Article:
While the war rages on and the American Vampire Senate looks to fill its empty seats, Dorina is still part of the squad looking to track down the smugglers using portals to arm the Dark Mages with deadly weaponry and creatures to tip the balance of the war
The investigation turns deadly when several vampire agents are destroyed leaving only Dorina as a survivor with a hole in her memory. To find out what happened, she will have to deal with vampires, fae, fallen angels – and more plots than she could ever have imagined.
But while all this is going on Dorina has another battle – with herself. Old barriers in her mind are coming down and everything she believed about her dhampire nature is being challenged – presenting new threats and new possibilities
There is a lot about this book I love
I love the development of what Dorina is, of the very nature of the dhampires and how this relates to vampire culture. The whole sense that vampires are deeply social and hierarchical and that Dorina’s vampire side feels all of that but is then isolated from the hierarchy by vampiric hatred of dhampires and her human side’s own weakness. It’s a wonderful little twist and manages to greatly expand what Dorina is without the sense of retconning or changing the established world setting at all. It also led to more excellent exploration of Dorina’s character and history as well as vampire culture. There’s also the ever-complicated relationship between Dorina and her father which is also wonderfully expanded on and explored in this book.
I also really liked Ray in this book. We had a lot more of his history as someone who is half-Portuguese and half-Indonesian and his history of being rather stuck between two cultures (including an interesting insight that previous Asian vampiric masters had used him, in centuries past, to be their guide to Europe but missing that European blood doesn’t give knowledge of language or custom). He really grew as a character in this book beyond his standard role as somewhat inept comic relief. He’s survivor and a chancer. A vampire who will never be a major power nor has any real close family ties to keep him safe - he’s always found his niche by being clever and being daring. He takes risks, he’s willing to try things no-one else would consider (sometimes for very good reason) he’s imaginative and creative and comes up with a lot of crafty answers and work arounds because of it. He becomes an asset and we can see him as an asset without having to greatly increase his power.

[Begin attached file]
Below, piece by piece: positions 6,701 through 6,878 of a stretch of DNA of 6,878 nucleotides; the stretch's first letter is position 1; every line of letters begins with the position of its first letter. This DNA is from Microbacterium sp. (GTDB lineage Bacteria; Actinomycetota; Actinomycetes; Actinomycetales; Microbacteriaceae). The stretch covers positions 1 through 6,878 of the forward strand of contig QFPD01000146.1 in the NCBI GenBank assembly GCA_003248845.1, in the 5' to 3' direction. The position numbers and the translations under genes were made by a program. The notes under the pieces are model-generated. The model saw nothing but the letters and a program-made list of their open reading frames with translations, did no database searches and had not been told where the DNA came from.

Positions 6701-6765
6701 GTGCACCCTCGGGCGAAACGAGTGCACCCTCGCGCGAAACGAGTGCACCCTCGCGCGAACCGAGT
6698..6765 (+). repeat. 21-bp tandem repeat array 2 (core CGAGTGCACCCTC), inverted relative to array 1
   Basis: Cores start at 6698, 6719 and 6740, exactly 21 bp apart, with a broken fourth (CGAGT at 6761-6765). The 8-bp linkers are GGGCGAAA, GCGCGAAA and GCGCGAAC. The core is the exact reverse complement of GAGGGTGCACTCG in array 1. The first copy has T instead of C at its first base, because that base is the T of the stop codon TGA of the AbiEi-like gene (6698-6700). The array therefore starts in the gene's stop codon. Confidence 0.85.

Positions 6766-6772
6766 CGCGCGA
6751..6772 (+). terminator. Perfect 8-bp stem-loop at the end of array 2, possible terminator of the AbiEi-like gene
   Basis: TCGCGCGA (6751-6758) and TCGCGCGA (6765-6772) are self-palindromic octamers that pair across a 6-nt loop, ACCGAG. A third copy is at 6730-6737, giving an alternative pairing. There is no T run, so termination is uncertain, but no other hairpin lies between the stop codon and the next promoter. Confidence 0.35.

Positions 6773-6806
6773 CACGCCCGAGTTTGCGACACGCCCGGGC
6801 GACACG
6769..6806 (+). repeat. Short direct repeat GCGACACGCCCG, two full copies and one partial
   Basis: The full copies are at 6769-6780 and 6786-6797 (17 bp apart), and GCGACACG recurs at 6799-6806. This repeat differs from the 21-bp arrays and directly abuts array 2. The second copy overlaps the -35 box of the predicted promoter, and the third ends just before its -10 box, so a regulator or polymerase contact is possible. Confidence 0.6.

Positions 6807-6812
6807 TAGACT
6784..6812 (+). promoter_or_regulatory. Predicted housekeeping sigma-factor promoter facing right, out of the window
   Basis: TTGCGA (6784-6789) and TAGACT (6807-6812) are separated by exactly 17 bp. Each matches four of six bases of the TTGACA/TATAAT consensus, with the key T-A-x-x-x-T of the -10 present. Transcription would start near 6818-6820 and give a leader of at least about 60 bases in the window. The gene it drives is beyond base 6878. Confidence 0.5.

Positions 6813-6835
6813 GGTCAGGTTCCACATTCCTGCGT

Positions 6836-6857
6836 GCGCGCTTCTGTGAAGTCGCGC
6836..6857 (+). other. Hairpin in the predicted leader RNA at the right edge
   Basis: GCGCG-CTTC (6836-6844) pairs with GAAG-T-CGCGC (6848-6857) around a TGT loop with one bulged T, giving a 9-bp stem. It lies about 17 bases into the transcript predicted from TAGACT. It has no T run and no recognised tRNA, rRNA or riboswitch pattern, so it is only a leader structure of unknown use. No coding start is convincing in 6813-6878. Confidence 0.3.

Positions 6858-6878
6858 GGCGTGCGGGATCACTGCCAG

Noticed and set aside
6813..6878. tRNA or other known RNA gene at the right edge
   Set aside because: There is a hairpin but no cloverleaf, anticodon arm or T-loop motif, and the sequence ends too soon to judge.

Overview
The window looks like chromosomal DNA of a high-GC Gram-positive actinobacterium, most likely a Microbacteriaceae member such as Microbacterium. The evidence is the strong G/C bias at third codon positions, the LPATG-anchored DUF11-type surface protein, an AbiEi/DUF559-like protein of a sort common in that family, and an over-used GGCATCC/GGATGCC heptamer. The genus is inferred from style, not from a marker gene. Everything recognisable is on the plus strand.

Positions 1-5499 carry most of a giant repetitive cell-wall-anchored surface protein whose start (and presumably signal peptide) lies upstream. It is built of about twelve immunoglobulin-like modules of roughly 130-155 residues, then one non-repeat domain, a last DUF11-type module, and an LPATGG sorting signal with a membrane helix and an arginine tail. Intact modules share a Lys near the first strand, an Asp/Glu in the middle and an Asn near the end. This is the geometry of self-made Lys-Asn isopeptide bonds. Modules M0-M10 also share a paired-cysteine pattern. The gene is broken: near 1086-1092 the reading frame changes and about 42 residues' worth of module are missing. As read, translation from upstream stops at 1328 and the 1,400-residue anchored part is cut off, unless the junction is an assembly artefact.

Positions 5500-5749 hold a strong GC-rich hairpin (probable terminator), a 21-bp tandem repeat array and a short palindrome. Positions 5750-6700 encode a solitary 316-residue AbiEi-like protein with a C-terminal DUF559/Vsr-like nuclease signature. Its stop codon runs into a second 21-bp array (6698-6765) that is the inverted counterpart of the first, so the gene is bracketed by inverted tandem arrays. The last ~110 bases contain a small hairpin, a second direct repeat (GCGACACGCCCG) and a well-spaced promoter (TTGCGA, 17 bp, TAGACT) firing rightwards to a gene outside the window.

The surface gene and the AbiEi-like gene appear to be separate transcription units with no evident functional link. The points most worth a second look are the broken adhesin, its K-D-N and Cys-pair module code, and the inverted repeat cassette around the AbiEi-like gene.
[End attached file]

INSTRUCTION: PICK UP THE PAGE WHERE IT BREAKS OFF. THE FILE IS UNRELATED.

The plot itself is amazingly complicated (which I have some problems with which I will get to) which draws on every element of this vast world – and it is vast. I think every faction and player that has been introduced in the last two books all plays a hand in this book – the fae, the vampires, the mages and some new ones we’ve never heard of before. It all adds up to an incredibly complicated master plan which fits so well in this rich and wide world that is laid out for us
The pacing of the book is break neck (which, again, is not without its problems). Dorina runs from action to action, scene to scene at an incredible rate with no time to catch your breath before the next concept or battle or revelation lands on you. This doesn’t pause or get bogged down, though it can certainly exhaust you as you struggle to keep up with the battles or absorb yet another chunk of world building, all of it thrown at you with little chance to process.
The main problem I have with this book is that it feels long. It is somewhat long, that’s certainly true, but it’s the feeling of its length that is the problem. That sense as you’re reading that this book has already gone on for a very long time and isn’t it about time it started to get wrapped up?
I think it’s because just about everything in this book is just a little bit overdone. They don’t just have a fight scene, they have a fight scene that goes on and on and on and on. And it’s not badly written or badly paced, it’s well described and full of action and a really vivid scene – but it just keeps on going. And this includes battle scenes that don’t really add a whole lot to the overall plot – like when Zheng decides to challenge and attack Dorina when she goes out shopping (in fact, the whole scene with the buying condoms for fae guards was just unnecessarily inserted), not only is the scene not necessary but it just keeps going and going and going. Even scenes that are necessary, like the zombie attack, Dorina seems to spend hours and hours and hours hacking her way through untold legions of zombies.